Michelle BarkerAs Victim-Witness Coordinator for Queen Anne's County, Michelle Barker (left) ensures that victims and witnesses are kept informed of the status of their cases and are treated in accordance with the laws of the State of Maryland. She is responsible for contacting all victims and witnesses prior to their court dates, ensuring that victims receive official notification regarding all court proceedings, and also routinely meets personally with victims of crime, including those suffering from domestic abuse.

Kelly DixonThe first Victim-Witness Coordinator for Queen Anne's County was hired by Mr. Kratovil upon taking office in 2003. An Assistant Victim-Witness Coordinator, Kelly Dixon (right), was added in 2007.

For more information regarding the Victim/Witness Program and other services available, pleases contact the Coordinator at 410-758-2264.


Victim/Witness Coordinator—Victims and witnesses are assigned a Victim/Witness Coordinator who will be available to answer questions and provide assistance.

Summons/Subpoena—A Deputy Sheriff delivers a witness summons to victims and witnesses notifying them of the scheduled court date. The law requires those served to appear on the date scheduled unless they have been excused by a representative of the State's Attorney's Office.

Defense Attorney—Victims and witnesses are not required to discuss their testimony or any aspects of the case with the defendant's attorney. If they choose to do so, they may also request that a representative from the State's Attorney's Office be present during the interview. Victims and witnesses should always be sure they know who they are talking to when they discuss their case.

Motion's Hearing—It may be necessary for victims and witnesses to appear at an informal hearing called a Motion's Hearing. This hearing is scheduled before the trial so that the evidence can be reviewed by the judge. Victims and witnesses should call their Victim/Witness Coordinator the day before the hearing to see if they will be needed.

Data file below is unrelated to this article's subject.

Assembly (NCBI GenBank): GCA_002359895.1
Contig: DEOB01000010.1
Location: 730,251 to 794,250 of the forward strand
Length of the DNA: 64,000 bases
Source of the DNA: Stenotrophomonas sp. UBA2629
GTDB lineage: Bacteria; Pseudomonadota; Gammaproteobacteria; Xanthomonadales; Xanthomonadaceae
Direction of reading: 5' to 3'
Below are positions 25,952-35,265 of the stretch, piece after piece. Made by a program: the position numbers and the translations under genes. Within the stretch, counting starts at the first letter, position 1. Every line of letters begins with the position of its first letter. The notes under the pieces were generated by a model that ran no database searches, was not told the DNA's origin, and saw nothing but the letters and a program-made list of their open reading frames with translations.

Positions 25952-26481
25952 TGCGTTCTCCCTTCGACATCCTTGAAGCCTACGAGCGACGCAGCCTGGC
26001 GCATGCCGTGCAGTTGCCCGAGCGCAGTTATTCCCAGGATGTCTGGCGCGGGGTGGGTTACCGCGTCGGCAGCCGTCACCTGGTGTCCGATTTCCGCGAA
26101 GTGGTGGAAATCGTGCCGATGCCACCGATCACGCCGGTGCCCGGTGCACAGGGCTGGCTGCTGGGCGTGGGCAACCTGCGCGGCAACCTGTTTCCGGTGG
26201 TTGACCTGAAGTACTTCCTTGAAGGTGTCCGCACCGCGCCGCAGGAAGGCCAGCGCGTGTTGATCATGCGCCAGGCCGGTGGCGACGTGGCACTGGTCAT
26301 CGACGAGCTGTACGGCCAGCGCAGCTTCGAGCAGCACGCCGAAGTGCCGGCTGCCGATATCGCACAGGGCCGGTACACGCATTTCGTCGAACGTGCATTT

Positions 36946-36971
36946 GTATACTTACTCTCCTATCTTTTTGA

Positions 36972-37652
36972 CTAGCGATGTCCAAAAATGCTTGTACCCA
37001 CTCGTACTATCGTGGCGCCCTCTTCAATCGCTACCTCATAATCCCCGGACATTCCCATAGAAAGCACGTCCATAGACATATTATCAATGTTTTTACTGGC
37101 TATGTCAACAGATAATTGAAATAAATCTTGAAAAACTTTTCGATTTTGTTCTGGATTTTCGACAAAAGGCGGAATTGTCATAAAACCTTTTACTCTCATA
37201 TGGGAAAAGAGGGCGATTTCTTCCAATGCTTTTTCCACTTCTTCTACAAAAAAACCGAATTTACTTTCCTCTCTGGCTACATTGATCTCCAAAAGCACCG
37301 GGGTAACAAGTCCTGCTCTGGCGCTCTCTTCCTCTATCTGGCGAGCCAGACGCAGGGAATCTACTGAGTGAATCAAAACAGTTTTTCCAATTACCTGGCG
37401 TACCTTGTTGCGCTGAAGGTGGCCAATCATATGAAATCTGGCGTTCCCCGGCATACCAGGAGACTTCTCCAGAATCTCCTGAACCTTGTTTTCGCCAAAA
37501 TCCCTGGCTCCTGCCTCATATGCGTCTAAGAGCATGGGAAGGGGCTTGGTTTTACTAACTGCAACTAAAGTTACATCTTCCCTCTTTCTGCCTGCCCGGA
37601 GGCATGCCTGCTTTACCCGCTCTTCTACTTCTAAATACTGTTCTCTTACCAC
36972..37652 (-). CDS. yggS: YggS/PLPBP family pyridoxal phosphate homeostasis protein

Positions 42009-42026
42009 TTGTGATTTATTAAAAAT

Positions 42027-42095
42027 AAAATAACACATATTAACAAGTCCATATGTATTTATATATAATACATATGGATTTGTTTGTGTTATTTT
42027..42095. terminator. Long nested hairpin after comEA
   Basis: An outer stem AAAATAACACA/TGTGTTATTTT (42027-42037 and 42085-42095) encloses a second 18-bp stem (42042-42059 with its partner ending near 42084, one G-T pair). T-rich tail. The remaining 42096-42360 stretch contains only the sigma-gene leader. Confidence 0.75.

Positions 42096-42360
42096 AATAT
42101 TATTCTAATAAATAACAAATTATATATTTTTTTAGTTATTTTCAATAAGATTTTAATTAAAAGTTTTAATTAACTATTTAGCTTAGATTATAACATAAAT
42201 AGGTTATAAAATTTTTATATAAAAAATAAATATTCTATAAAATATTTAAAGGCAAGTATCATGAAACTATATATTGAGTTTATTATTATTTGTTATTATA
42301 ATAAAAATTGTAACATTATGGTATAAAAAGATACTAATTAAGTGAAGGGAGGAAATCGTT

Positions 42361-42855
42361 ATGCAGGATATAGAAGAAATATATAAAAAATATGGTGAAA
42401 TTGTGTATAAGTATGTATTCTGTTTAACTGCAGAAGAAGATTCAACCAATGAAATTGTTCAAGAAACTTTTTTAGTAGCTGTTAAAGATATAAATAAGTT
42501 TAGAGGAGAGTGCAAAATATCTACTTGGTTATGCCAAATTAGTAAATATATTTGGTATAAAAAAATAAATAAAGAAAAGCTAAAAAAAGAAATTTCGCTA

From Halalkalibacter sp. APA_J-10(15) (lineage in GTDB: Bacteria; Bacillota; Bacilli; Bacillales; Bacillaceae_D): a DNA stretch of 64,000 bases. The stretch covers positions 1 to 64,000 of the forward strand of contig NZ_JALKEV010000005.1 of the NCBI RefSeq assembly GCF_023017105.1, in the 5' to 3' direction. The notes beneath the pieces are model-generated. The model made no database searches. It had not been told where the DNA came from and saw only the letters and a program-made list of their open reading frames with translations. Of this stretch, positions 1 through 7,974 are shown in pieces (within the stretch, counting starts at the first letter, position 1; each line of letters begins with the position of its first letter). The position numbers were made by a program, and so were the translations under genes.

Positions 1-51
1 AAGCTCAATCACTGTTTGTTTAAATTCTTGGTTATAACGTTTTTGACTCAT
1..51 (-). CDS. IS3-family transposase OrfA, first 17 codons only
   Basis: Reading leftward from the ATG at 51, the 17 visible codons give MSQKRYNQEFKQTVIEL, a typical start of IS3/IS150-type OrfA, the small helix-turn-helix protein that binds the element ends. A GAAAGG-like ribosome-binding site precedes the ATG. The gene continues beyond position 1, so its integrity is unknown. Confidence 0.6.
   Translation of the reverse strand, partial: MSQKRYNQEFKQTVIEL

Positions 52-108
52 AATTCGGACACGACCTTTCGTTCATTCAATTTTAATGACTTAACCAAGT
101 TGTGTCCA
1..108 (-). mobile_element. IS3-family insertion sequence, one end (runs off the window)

Trial Day—The trial may not start as early as scheduled, so bring some reading material. Victims and witnesses will be questioned by the prosecutor, and then the defense attorney will have the opportunity to "cross examine" them. The defense attorney must protect his client's rights and this may involve closely scrutinizing the testimony. Victims and witnesses should not let the defense attorney's questions upset them. They should remain calm and answer the questions as best they can.

Continuances—Court hearings cannot always take place as scheduled and may be "continued" (postponed). Victims and witnesses should call their Victim/Witness Coordinator the day before the trial to make sure there have been no last-minute changes.

Victim Impact Statement—Everyone who has been a victim of a crime is asked to complete a Victim Impact Statement that is used by the court in determining sentences and provides a chance for victims to describe how the crime has affected their lives.

Guilty Pleas—In some cases the defendant will enter a plea of guilty to specific offenses. If a defendant pleads guilty, there will be no trial and the testimony of victims and witnesses will not be needed. Many defendants plead guilty before the trial, once they are convinced witnesses are willing to testify against them in court.

Sentencing—The victim's appearance at sentencing is not required. However, the Victim Impact Statement will be given to the sentencing judge. In Circuit Court cases, victims are notified by the victim/witness coordinator either by phone or mail regarding the sentence imposed.

Moving—Victims and witnesses need to keep the State's Attorney's Office informed of their current address and telephone number so that we can contact them about their case. If victims or witnesses move, they must call their Victim/Witness Coordinator.


For additional information and resources visit the following websites: